"The proper use of imagination is to give beauty to the world..." Lin Yu-T'ang

Sunday, February 23, 2014

Painted Hearts Tutorial

For Valentine's Day this year, I decided to use a technique I learned in an art class and combine it with my painting and collage to create some special one-of-a-kind Valentine's. I was pleased with the result. Here's what I did:

First begin by taking a sheet of drawing paper and using different size pencils and both a fine tip and bold tip black sharpie (or other pen) write your name, a word or a phrase over and over in different directions and different sizes until the paper is completely covered. Using different size pencils such as, 2H, HB, B, 2B, 4B, 6B, will give your lines different weights and qualities, light and dark, thick and thin lines. Don't forget the edges, make sure those are covered too.

Once you have completely covered your drawing paper with your writing and have a wide variety of lines, turn the paper over and measure off a grid of 2" squares. Cut the squares.

You will now have a pile of 2 inch squares with very interesting marks on them. Take a look at them and pick out the ones you really like.

Glue them onto a piece of 14" X 17" Bristol. You can use Mod Podge, YES Glue or Matte Medium. Don't try to glue each individual square, spread a bit of glue onto the Bristol and then place the squares. Try to get all of the squares lined up evenly together, but if you have a bit of variation in them because your cutting wasn't exact, don't worry, just get the squares as close as you can. Just don't overlap any squares. If you have any squares over the edges of the Bristol like I did, no worries, just trim off the excess, but do go all the way to the edges. After you get all of your squares glued onto the Bristol, let it dry thoroughly before going on to the next step.

The next step is where we get into painting and collage. I really get into this step and usually forget to take pictures. What you're basically doing is adding layers of paint and paper to your composition.  Use a variety of fluid paint, which is transparent and will allow your marks underneath to show through and heavy bodied acrylic paint which will be opaque. I like to start with fluid paint and collage paper and then go on to heavy bodied paint. I then go back and forth until I really like what I see. I also used a variety of printed paper that I like as well as some transparent, hand-made origami paper (the green above) and tissue paper which is transparent. The origami paper is my favorite because you can see the fibers of the paper which makes an interesting texture. Let it dry in between layers so things don't get smeary or muddy. When you have as many layers as you want let it dry completely.

While your composition is drying, take either another piece of bristol or an old file folder like I did (I have so many old file folders and I like to make use of them, rather than throw them out!) Make a stencil by tracing a heart shape and cutting it with an exact knife. When you are finished and your composition is completely dry, float your stencil over your composition to find something you like. Turn your paper around and keep looking. Once you find something you like, place your mask and trace in pencil around the stencil.

Now, cut out your heart.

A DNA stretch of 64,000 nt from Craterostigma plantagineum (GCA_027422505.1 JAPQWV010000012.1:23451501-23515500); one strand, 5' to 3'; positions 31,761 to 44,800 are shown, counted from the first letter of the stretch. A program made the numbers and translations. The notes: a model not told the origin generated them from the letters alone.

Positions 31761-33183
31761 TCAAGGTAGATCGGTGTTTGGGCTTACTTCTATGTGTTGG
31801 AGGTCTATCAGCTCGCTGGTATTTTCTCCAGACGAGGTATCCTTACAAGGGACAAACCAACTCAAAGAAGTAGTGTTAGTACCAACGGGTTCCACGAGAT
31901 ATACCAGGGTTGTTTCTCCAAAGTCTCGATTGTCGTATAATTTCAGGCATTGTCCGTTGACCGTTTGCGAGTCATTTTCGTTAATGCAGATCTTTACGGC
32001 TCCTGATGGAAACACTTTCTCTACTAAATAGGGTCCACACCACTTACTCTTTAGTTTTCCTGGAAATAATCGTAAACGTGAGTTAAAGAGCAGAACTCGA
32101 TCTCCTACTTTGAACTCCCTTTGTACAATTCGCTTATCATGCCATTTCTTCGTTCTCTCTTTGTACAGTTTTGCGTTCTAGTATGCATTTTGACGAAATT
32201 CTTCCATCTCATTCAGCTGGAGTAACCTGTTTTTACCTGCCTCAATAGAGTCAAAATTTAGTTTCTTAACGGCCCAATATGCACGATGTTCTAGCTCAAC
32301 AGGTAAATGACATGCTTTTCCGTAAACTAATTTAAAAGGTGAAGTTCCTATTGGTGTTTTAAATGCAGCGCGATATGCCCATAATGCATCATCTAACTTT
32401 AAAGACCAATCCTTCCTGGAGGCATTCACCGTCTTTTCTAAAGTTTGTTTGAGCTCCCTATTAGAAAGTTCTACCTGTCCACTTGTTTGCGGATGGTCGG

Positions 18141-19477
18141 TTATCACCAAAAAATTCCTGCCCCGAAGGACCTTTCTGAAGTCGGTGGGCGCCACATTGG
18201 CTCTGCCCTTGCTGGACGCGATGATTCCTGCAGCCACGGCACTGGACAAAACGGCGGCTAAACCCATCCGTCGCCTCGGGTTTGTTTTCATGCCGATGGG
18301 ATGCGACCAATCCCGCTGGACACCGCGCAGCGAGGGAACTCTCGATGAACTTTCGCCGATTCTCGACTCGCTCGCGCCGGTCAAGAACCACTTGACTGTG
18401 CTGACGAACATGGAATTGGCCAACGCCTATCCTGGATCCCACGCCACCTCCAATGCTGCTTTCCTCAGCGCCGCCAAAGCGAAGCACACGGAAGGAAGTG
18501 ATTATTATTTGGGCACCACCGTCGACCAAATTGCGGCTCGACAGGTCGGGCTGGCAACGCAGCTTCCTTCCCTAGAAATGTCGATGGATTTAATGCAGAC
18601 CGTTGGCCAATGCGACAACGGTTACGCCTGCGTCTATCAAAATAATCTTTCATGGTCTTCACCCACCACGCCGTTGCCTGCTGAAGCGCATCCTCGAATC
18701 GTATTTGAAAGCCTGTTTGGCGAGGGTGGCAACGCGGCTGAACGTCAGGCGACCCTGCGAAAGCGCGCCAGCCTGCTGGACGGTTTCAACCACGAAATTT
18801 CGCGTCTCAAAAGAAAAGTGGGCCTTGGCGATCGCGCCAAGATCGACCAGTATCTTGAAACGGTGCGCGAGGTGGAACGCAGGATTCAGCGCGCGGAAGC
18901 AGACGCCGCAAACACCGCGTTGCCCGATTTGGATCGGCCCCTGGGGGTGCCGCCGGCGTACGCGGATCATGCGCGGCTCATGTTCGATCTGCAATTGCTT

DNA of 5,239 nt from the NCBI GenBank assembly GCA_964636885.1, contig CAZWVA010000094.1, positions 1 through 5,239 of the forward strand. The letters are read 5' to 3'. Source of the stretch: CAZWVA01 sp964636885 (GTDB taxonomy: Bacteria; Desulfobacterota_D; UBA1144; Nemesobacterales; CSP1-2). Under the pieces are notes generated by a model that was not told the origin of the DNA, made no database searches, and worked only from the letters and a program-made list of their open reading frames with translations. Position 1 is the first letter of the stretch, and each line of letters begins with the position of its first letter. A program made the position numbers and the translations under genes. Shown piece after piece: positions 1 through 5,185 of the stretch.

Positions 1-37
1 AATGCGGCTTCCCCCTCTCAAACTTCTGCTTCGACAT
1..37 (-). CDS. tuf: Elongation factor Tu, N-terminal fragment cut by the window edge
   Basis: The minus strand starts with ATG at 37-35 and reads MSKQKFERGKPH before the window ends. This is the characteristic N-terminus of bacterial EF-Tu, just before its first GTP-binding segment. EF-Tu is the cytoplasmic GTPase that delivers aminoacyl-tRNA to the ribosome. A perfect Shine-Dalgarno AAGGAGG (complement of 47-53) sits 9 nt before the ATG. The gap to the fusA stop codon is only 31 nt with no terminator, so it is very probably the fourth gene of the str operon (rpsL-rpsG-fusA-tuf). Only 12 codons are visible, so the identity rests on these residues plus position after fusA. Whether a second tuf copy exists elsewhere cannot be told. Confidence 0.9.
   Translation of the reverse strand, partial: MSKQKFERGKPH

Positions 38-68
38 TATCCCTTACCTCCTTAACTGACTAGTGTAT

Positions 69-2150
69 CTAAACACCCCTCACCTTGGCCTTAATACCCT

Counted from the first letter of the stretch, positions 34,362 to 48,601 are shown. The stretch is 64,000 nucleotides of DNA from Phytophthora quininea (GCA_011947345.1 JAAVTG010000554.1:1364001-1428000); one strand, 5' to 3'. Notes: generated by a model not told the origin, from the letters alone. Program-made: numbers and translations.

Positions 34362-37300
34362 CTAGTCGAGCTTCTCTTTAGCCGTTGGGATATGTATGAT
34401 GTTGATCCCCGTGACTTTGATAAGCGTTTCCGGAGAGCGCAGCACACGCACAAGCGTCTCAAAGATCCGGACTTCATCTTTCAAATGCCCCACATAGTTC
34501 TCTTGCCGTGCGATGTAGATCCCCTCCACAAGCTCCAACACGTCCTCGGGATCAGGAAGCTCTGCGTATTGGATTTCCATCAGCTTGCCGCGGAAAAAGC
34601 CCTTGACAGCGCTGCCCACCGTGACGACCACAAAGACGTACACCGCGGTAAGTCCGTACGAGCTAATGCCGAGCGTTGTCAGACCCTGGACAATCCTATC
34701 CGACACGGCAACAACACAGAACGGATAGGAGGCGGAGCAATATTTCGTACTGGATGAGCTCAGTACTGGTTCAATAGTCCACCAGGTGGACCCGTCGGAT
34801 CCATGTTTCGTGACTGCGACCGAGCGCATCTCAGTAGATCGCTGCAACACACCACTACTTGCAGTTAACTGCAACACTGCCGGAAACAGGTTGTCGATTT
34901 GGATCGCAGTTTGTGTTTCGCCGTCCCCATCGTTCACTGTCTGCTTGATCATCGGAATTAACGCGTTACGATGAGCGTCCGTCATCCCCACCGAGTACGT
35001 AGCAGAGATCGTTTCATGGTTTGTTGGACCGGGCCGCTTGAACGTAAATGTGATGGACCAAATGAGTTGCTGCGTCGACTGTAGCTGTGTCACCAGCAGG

Now you can add some stamped words, markings in ink or make other finishing touches.

Wednesday, February 19, 2014

What Being a Care-Giver Taught Me About Self-Care, Part 2

Many times we tend to categorize self-care into physical things such as eating right, drinking enough water, getting some exercise and getting proper rest. When my daughter became ill, I came to understand that self-care is way more than just taking care of my physical body, it's taking care of the whole me. It is not only keeping your body healthy but it is also re-filling your energy stores, which is totally unique to each individual. So, self-care can include things that others may not think of as self-care, such as, doing absolutely nothing, lying on your back in the grass and watching the clouds waft across the sky, sketching or painting, working puzzles, playing with your dog or petting your cat, taking a leisurely, slow walk or going for a quick run, watching a favorite TV show or movie, playing a game. Whatever it is that re-juices you.

Years ago, I was talking with a woman once about how we get ready in the mornings and she told me that she "wastes time". "I make a cup of coffee and then I just wander around my house and eventually end up looking out the window," she told me. I was fascinated with the calmness with which she approached her day. Although, I did take some time to journal, my mornings at the time were filled with getting ready for work and trying to get myself out the door in time not to be late or forget anything that I needed that day. I eventually made time for "wasting time" in my mornings and have felt calmer and more put together since. It has became my favorite part of the day. I would get up,  make a cup of tea, sit at my dining room table, look out the window and watch the hawks soar in the sky overhead. They were so beautiful and I am still enthralled with hawks when I see them so gracefully riding the air currents. What I learned was this: What my friend called "wasting time", was anything but. It was, in fact, slowing down enough to notice what is right there and be able to appreciate it. It was focusing my attention rather than just mindlessly diving into the day and being carried away with it. In my morning times, I learned gratitude first for what was around me, and secondly for what I was experiencing within me. I inevitably developed a practice around my morning times that strengthened me, brought me peace and helped me to accept life on its own terms.